8 Energy Intensive Industries, 8.3 Energy Efficiency Measures in Key Industrial Sectors, 8.3.5 Air Conditioners and Other Domestic Appliances

A Trickle Turns into a Flood: Standby Power Loss in China

Standby power use typically describes the power consumption of appliances when they are switched off or not providing their primary services but connected to the electric main. Such electricity consumption also translates into a significant amount of global carbon emissions. Reducing standby power use has been recognized by a growing community of researchers and international agencies as one of best greenhouse gas mitigation strategies because standby power use can be substantially reduced at relatively low costs. There is almost no information about standby power use in developing countries. Even if the levels of standby power draw for a particular appliance are similar to those found in developed countries, the ownership and usage patterns of those appliances will be different. This paper summarizes the findings from the first survey on standby power use in China.

7.6 Others, 8.3.5 Air Conditioners and Other Domestic Appliances

Technical and Economic Analysis of Energy Efficiency of Chinese Room Air Conditioners

China has experienced tremendous growth in the production and sales of room air conditioners over the last decade. Although minimum room air conditioner energy efficiency standards have been in effect since 1989, no efforts were made during most of the 1990’s to update the standard to be more reflective of current market conditions. But in 1999, China’s State Bureau of Technical Supervision (SBTU) included in their 1999 plan the development and revision of the 1989 room air conditioner standard. SBTS signed an agreement with Lawrence Berkeley National Laboratory (LBNL) for an air conditioner standards training program, supported by the U.S. Environmental Protection Agency (EPA).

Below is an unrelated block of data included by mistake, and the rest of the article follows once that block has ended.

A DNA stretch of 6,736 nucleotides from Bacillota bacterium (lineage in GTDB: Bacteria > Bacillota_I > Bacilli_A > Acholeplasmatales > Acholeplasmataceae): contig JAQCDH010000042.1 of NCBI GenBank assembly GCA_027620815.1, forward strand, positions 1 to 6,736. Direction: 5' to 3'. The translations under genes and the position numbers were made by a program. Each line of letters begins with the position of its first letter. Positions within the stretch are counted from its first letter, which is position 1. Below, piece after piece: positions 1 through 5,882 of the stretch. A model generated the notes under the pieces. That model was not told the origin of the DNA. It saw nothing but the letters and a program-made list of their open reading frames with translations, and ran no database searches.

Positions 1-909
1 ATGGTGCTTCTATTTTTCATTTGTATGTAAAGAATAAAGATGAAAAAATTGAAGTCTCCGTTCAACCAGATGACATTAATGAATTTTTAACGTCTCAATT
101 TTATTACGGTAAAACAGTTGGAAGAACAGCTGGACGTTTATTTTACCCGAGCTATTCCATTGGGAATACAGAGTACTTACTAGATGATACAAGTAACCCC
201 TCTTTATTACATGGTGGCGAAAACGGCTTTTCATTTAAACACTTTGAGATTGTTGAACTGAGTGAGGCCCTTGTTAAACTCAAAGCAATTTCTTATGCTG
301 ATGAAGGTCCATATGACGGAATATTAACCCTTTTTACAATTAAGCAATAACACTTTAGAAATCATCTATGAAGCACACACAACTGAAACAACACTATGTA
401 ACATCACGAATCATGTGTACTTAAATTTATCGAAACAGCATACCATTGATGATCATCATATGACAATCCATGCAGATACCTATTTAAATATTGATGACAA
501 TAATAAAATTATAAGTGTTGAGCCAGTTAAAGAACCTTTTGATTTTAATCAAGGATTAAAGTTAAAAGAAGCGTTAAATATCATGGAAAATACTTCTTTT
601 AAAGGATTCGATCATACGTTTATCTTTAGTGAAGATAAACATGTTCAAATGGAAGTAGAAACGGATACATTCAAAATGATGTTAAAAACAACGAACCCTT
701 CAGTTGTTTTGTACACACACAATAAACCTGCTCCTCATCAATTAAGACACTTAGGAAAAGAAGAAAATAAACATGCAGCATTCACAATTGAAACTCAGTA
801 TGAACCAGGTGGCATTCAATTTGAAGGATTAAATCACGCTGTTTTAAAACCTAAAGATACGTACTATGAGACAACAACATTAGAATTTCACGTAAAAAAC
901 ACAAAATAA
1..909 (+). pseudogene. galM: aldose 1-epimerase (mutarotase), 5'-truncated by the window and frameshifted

8 Energy Intensive Industries, 8.3 Energy Efficiency Measures in Key Industrial Sectors, 8.3.5 Air Conditioners and Other Domestic Appliances

The Sino-US CFC-Free Super-Efficient Refrigerator Project Progress Report: Prototype Development and Testing

This report describes the Sino-US project to promote the transformation of the Chinese domestic refrigerator industry to the production of chlorofluorocarbon (CFC)-free, super-efficient models. Technologies examined in this effort include non-CFC refrigerants and foam-blowing agents, alternate refrigeration cycles, more efficient compressors, optimization of condenser and evaporator designs, increased insulation thickness, and improvements to door gaskets and controls. Work completed through December 1995 at the China Household Electric Appliance Research Institute (CHEARI), the Haier Group, and the University of Maryland (U. Of Md.) includes the building and testing of Chinese refrigerators that contain a wide variety of energy efficiency improvements and no CFCs. Chinese consumer opinion research on the marketing of ozone-friendly, energy-efficient refrigerators has also been undertaken. Field testing was undertaken for one year in three Chinese cities to test the performance of units under actual operating conditions.

8 Energy Intensive Industries, 8.3 Energy Efficiency Measures in Key Industrial Sectors, 8.3.5 Air Conditioners and Other Domestic Appliances